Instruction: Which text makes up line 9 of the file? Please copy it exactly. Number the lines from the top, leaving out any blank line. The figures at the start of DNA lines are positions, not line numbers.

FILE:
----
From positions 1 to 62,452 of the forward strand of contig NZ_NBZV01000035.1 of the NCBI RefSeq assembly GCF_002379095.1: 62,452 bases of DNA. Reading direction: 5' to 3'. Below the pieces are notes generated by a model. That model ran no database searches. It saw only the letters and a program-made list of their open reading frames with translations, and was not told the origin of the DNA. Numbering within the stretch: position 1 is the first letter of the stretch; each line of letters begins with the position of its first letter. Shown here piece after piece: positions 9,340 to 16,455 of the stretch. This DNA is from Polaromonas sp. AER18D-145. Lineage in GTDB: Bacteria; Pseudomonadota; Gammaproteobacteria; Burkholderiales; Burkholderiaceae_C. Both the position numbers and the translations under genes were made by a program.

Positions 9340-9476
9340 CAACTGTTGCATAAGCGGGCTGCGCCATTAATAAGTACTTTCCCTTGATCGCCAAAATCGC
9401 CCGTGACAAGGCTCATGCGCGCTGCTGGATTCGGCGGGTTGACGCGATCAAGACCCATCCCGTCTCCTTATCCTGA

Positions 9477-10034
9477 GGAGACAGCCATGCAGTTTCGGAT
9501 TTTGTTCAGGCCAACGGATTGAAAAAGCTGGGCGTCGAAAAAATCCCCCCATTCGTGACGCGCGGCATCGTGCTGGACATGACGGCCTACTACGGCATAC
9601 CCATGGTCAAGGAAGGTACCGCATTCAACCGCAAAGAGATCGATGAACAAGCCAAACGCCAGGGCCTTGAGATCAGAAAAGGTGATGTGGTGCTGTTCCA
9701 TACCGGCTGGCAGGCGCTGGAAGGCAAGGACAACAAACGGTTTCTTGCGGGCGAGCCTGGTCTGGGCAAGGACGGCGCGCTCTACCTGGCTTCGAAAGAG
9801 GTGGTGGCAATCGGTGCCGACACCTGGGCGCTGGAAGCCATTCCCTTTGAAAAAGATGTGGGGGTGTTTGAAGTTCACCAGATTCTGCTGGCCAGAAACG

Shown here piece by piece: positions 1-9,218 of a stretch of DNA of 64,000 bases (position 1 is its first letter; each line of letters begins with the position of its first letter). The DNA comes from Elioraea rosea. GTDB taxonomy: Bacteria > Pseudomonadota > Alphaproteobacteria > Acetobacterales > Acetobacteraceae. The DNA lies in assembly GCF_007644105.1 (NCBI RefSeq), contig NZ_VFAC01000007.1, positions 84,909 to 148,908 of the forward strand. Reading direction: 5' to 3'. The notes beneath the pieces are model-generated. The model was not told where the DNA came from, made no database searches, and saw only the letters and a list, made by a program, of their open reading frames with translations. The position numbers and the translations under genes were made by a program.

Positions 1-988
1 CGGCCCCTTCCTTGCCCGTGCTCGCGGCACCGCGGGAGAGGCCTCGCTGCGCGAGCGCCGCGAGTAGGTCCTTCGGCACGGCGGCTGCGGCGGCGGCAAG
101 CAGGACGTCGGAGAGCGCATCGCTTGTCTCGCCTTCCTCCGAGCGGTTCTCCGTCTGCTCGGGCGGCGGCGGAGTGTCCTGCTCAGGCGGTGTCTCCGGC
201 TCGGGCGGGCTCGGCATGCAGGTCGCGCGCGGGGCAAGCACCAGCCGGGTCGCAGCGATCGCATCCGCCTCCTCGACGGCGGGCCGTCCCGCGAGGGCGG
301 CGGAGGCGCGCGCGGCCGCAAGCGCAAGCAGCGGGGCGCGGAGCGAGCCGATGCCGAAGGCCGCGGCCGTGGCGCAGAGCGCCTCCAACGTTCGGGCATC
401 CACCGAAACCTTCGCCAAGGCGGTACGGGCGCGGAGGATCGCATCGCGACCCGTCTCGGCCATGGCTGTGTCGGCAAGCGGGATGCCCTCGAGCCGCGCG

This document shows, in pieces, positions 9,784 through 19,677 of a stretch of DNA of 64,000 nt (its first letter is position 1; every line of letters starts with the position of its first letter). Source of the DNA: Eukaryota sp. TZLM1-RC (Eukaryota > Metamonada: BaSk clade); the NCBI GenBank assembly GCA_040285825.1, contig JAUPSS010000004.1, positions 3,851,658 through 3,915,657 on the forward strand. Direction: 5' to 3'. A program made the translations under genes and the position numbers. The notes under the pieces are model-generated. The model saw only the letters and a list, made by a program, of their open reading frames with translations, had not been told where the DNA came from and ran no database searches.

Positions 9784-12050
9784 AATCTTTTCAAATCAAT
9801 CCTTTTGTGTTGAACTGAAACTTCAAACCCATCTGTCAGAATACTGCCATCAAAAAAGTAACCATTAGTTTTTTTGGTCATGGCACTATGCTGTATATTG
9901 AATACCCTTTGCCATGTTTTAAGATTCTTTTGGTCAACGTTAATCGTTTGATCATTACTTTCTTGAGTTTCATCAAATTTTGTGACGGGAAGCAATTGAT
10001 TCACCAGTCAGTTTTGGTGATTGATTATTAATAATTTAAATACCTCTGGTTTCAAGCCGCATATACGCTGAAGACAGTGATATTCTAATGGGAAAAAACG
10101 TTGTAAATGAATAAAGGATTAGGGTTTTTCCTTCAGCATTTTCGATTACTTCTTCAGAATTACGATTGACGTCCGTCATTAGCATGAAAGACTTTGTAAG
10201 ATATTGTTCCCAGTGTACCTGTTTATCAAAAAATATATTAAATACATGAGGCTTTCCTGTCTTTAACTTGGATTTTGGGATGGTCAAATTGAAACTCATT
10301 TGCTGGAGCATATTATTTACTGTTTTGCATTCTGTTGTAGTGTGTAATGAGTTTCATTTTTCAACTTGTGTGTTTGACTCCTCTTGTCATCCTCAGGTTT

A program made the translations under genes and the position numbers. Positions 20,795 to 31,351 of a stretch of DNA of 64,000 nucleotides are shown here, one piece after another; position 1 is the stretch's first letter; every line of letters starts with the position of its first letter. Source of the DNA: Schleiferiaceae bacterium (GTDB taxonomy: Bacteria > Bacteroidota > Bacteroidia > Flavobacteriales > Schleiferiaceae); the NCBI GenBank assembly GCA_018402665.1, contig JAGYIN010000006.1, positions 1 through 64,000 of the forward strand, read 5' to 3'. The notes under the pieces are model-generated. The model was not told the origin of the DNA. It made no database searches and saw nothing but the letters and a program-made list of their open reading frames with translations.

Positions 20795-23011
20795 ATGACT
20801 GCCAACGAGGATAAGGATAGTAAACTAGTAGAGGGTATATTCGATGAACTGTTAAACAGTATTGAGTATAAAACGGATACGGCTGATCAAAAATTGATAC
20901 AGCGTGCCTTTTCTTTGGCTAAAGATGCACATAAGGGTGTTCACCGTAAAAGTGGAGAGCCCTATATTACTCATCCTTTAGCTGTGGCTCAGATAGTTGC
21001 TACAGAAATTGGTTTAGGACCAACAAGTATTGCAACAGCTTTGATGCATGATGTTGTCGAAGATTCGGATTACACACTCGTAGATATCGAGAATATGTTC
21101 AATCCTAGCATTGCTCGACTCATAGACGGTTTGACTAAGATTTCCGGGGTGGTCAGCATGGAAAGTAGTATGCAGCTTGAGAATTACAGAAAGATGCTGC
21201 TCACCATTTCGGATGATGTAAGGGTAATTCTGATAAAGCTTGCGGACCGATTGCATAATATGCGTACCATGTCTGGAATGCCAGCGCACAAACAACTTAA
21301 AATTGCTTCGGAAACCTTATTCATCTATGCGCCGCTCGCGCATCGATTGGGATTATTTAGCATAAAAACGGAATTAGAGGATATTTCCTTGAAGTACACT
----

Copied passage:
9701 TACCGGCTGGCAGGCGCTGGAAGGCAAGGACAACAAACGGTTTCTTGCGGGCGAGCCTGGTCTGGGCAAGGACGGCGCGCTCTACCTGGCTTCGAAAGAG